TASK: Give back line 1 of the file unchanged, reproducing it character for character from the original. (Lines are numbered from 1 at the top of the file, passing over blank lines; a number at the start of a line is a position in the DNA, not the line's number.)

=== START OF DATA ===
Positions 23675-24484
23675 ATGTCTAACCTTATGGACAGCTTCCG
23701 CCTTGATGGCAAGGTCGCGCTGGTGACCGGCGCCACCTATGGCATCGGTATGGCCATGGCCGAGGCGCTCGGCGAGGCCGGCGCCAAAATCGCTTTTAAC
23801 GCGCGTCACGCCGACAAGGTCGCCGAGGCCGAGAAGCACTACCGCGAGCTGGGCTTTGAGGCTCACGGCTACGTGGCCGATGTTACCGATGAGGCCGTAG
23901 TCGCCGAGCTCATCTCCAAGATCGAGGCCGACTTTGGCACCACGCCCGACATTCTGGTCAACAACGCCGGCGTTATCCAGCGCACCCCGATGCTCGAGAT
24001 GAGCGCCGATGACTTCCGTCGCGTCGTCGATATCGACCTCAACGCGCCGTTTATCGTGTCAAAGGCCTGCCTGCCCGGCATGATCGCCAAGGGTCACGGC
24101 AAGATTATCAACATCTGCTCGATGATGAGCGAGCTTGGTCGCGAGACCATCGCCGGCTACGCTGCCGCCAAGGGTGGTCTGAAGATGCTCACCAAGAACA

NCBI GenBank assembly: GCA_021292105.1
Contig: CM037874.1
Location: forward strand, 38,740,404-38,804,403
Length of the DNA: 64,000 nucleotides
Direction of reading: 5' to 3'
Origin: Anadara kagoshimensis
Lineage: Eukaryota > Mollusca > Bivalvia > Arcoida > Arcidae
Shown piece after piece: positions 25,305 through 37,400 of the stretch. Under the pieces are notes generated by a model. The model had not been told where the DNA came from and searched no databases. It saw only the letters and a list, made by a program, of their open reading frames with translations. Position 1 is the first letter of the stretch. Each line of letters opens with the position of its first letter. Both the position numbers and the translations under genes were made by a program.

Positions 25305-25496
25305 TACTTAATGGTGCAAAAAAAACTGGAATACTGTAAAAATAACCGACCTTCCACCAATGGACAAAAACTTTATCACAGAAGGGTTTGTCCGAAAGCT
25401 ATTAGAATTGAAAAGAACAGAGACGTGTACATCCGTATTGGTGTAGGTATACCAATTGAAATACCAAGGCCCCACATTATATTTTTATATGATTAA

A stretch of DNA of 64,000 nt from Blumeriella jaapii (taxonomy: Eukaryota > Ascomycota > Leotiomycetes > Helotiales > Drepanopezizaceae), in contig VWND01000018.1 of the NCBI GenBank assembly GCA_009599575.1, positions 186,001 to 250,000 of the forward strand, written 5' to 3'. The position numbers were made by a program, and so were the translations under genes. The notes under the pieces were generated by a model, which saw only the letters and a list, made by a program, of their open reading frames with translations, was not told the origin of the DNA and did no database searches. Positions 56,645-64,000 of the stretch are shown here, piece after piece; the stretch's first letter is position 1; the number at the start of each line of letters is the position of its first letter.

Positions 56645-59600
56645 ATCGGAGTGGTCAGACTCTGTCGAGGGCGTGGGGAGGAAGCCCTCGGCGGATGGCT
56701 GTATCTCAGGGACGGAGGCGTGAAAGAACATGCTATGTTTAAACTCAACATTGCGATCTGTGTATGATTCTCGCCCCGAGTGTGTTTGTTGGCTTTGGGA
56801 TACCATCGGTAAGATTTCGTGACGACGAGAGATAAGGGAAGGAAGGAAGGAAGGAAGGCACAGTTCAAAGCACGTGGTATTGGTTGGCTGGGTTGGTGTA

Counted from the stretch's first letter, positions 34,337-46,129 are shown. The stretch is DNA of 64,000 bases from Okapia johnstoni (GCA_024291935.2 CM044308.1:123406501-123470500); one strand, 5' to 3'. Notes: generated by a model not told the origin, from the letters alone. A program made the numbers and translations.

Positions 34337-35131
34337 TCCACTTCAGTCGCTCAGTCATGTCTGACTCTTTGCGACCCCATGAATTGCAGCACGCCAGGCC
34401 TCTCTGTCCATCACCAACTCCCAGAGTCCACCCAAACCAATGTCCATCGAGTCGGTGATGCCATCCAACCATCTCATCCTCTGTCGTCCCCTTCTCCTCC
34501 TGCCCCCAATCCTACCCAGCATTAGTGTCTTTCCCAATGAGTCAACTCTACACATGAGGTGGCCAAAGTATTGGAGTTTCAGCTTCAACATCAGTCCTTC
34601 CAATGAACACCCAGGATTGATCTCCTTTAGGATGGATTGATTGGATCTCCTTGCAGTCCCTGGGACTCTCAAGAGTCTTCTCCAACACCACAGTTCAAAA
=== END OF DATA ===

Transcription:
Positions 23675-24484